school system (p. 163), reorgani-
zation of the State University
without discrimination (p. 163),
acquiring cheap land for set-
tlers (p. 164, promoting agri-
culture and industry (p. 165), etc.
3. Zakariasen says: Almost all
Negroes in the legislature "were
quite .illiterate, with no concept
of orderly government." "How-
ever, in light of the above legisla-
tion, the fact that many Negroes
could not read or write obviously
did not prevent them from passing
constructive measures. One of the
first things they did was to tackle
the illiteracy cultivated by the
slave system by passing the com-
mon school act which "was per-
haps the most significant legis-
lation enacted during the recon-
struction." (Taylor, p. 163). More-
over, the leading Negro office-
holders were highly educated peo-
ple. Richard T. Greener was the
first Negro graduate of Harvard;
F. L. Cardoza graduated from the
University of Glasgow, Scotland;
E. D. Bassett was Minister to Haiti
and graduated from Yale. (Carter
G. Woodson: "The Negro in Our
History," p 407).
4. Zakariasen "forgives" the
KKK as an "idealistic" group "de-
signed to scare the Negro from
voting." However, Woodson says:
the Klan " . . . was established to
terrorize the Negroes with lawless-
ness and violence." (p. 413).
The distortions of history re-
peated by Zakariasen owe their
origin to such writers referred to
by Du Bois: "The whole history
of Reconstruction has with few
exceptions been written by pas-
sionate believers in the inferior-
ity of Negroes . .. The whole body
of facts ... is masked in such a
cloud of charges . . . that most
students have ... simply repeated
perfunctorily all the current leg-
ends of black buffoons in legisla-
ture, golden spittoons for field-
hands ... ," etc. "Black Recon-
struction," p. 381).
-Mike Sharpe
"'* * *
Memorial . ,.
To the Editor:
BECAUSE THERE are always a
number of students at the Uni-
versity of Michigan that graduates
in February, I would like to sug-
gest another worthy project for
the members of the Senior Board
of '53. Already they have dedicat-
ed their efforts to the replacement
of an emblem on the "Diag" as a
class memorial to the University.
Since the proposed emblem will
not become an integral and func-
tional part of the University be-
fore Spring, there will be that
student minority graduating in
February which might very well
never see the plaque.

"We All Ready To Discuss The Budget?"

7$>

Therefore, in consideration of
those few, I suggest that a detailed
photograph be taken of the Uni-
versity emblem after it has been
imbedded in the firm cement of
the "Diag." Many prints could
then be made and sent to all of
the graduated Seniors of the class
ofg '53 who might otherwise have
never known the final resting
place of the dues collected at Fall
registration.
-Fern Wright, '53
Chap Named Dwight .. .
To the Editor:
Chap Named Dwight
THERE WAS another chap,
named Dwight;
Who ran on a platform of "noth-
ing's right"
"I'll go to Korea,-tax cut in sight
"Peace on earth,-strong army is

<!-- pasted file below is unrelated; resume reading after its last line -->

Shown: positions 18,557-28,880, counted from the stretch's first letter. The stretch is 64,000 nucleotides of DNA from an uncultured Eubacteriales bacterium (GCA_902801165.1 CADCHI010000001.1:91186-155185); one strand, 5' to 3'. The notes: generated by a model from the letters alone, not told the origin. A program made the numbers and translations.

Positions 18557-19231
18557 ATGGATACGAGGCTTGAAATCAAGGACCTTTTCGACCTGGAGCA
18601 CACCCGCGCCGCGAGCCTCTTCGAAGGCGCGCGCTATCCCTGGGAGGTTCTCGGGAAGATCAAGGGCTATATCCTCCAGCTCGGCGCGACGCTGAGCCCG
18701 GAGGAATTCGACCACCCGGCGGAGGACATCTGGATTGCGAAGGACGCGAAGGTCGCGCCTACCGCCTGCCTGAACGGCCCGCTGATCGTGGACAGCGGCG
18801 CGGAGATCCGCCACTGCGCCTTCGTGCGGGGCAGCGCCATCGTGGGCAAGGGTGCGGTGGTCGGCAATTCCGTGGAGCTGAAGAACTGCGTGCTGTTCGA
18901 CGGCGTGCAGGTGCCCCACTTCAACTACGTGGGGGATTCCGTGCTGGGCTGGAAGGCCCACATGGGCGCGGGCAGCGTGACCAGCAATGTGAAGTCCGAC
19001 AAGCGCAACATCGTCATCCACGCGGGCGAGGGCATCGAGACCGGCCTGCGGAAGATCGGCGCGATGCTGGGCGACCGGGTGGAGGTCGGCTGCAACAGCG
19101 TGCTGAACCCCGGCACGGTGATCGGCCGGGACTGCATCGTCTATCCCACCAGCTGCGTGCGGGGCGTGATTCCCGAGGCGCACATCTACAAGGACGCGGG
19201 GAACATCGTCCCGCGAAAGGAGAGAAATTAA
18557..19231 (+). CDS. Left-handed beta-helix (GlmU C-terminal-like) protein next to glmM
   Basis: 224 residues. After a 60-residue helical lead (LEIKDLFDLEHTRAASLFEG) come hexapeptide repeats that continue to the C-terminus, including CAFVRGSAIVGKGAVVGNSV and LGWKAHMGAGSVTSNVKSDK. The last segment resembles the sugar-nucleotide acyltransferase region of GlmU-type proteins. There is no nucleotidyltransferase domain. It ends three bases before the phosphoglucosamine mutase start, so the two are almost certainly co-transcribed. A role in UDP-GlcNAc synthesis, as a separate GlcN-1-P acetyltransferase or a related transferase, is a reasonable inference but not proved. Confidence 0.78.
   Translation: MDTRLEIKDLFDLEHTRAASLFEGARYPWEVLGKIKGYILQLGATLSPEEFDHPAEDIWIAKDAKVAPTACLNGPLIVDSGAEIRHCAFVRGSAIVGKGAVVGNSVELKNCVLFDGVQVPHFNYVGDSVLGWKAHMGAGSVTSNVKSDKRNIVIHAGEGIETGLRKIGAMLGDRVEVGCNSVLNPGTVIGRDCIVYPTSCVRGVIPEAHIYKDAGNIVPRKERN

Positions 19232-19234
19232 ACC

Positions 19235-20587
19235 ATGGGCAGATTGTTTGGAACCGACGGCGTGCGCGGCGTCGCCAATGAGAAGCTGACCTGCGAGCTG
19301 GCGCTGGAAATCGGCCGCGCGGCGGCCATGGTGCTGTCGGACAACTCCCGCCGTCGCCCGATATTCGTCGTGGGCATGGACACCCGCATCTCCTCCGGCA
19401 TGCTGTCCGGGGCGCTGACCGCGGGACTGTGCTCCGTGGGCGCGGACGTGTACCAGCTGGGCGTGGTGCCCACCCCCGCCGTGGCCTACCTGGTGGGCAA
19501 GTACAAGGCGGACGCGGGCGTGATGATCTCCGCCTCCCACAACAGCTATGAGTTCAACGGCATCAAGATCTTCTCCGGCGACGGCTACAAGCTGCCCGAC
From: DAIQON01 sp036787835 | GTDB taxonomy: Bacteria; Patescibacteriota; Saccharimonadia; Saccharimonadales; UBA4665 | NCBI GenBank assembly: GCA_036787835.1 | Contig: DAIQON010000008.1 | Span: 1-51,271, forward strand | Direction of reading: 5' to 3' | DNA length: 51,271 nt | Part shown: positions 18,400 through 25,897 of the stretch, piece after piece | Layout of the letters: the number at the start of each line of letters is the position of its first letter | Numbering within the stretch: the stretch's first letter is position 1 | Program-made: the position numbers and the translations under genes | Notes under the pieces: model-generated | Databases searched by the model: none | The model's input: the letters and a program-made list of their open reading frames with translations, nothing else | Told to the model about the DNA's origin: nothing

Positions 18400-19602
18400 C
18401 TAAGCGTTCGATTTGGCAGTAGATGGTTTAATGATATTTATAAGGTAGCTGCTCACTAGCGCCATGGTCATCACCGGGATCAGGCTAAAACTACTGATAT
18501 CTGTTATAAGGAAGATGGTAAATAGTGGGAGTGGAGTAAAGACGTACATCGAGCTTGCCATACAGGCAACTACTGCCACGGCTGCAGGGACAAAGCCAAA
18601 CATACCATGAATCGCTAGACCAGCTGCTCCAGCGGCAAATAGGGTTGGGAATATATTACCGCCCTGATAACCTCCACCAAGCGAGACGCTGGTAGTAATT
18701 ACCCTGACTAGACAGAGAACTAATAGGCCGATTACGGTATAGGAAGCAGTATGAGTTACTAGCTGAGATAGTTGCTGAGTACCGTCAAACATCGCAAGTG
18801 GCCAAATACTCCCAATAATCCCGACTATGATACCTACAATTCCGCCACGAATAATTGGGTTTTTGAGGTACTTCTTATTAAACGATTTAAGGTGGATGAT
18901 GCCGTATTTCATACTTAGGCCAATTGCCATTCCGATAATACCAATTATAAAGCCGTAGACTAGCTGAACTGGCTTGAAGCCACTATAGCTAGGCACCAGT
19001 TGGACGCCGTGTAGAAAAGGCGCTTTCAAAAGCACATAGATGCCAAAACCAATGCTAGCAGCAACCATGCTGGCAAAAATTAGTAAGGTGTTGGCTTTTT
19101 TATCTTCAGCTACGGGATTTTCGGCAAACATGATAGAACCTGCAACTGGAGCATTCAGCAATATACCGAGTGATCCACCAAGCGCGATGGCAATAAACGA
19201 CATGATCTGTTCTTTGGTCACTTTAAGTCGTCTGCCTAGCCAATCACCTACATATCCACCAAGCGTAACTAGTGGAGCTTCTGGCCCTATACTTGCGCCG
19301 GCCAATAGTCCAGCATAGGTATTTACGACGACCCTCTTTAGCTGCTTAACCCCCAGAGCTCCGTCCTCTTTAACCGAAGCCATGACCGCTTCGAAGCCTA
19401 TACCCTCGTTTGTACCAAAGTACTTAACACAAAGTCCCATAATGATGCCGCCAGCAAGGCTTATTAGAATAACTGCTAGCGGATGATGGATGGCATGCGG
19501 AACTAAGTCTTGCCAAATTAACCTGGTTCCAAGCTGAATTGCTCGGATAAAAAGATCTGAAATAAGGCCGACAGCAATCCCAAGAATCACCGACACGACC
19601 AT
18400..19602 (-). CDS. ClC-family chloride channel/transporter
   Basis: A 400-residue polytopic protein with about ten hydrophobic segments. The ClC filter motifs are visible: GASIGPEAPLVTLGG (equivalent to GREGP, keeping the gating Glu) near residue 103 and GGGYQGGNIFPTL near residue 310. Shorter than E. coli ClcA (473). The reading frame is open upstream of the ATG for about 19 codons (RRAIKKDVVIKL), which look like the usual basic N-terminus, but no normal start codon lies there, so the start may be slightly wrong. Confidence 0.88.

might."
We, madly for Adlai, must see the
light.
In '32, chicken in every pot-
nothing to bite;
Industrial stagnation, green ap-
ples-business blight.
Me, graduating next June afraid
of the night,
Beg you, Mr. Republican, make the
future bright-
Like Washjngton, Lincoln, and
Franklin make Dwight.
--Dennis M. Aaron
Bus. Ad. '53
* * *
Connable Scratched * ..
To the Editor:
H AVEN'T YOU ever hear of the
Peekskill riots, Mr. Connable?
In Sunday's Daily you express
supercilious amusement at a "goon
squad" at the Robeson-Hallinan
meeting here. I guess you meant
the young people, apparently
mostly students, who stood at the
outskirts (unobtrusively and with-
out dramatics, unnoticed by most
of the audience) to help keep or-
der in case the meeting was at-
tacked. Now I wasn't among that
group, but I would have helped
them if I'd been asked. Not for
the thrill, either (as you imply),
and not as a joke. Let me explain
why it's not funny.

"'S'
At Peekskill three years ago two
open-air Robeson appearances
were attacked by mobs who shout-
ed slogans ranging from "Go
back to Russia, you dirty n-r"
or "Dirty k -e" to "Kill Robe-
son"; mobs who beat and stoned
concert-goers, including women
and children; mobs who had, at
the second concert, the connivance
and in some cases active coopera-
tion of the New York State Po-
lice. The Governor's public state-
ment afterward put the blam on
the victims ! If he were to have
done the same in a case of armed
robbery, one would conclude that
he was encouraging armed rob-
bery.
This is not funny. But perhaps
you think it couldn't have hap-
pened here. In Ann Arbor four
years ago the house where the
Communist Gerharc Eisler was
staying was surrounded by a
"lynch mob" of students, who
flung insults, also ice and rocks.
These students were not arrested
or put on probation.
Since the Peekskill battles no
Robeson appearance has been at-
tacked in this way because of the
small groups who have organized
to guard Mr. Robeson whenever
there was even slight indication
they'd be needed.
You, Mr. Connable, poch-pooh
the defense of free speech, there-
by encouraging your readers to
forget with you the danger in
which free speech stands. Why?
-Chandler Davis
The Compass ...
To the Editor:
RECENTLY, SEVERAL of my
friends and I wrote a short let-
ter to The Daily, calling the at-
tention of the campus to the fact
that the New York Daily Com-
pass had gone out of business. We
would have been less than frank,
individually, if we had not la-
mented that fact. At no time did
I anticipate any controversy; nor
did I think that there would be
any occasion for sarcasm in this
regard. However, I feel constrained
to make some sort of reply to
Messrs. Leggett and Elsner (Daily,

Nov. 14), who seem inclined to
raise an issue when there is none.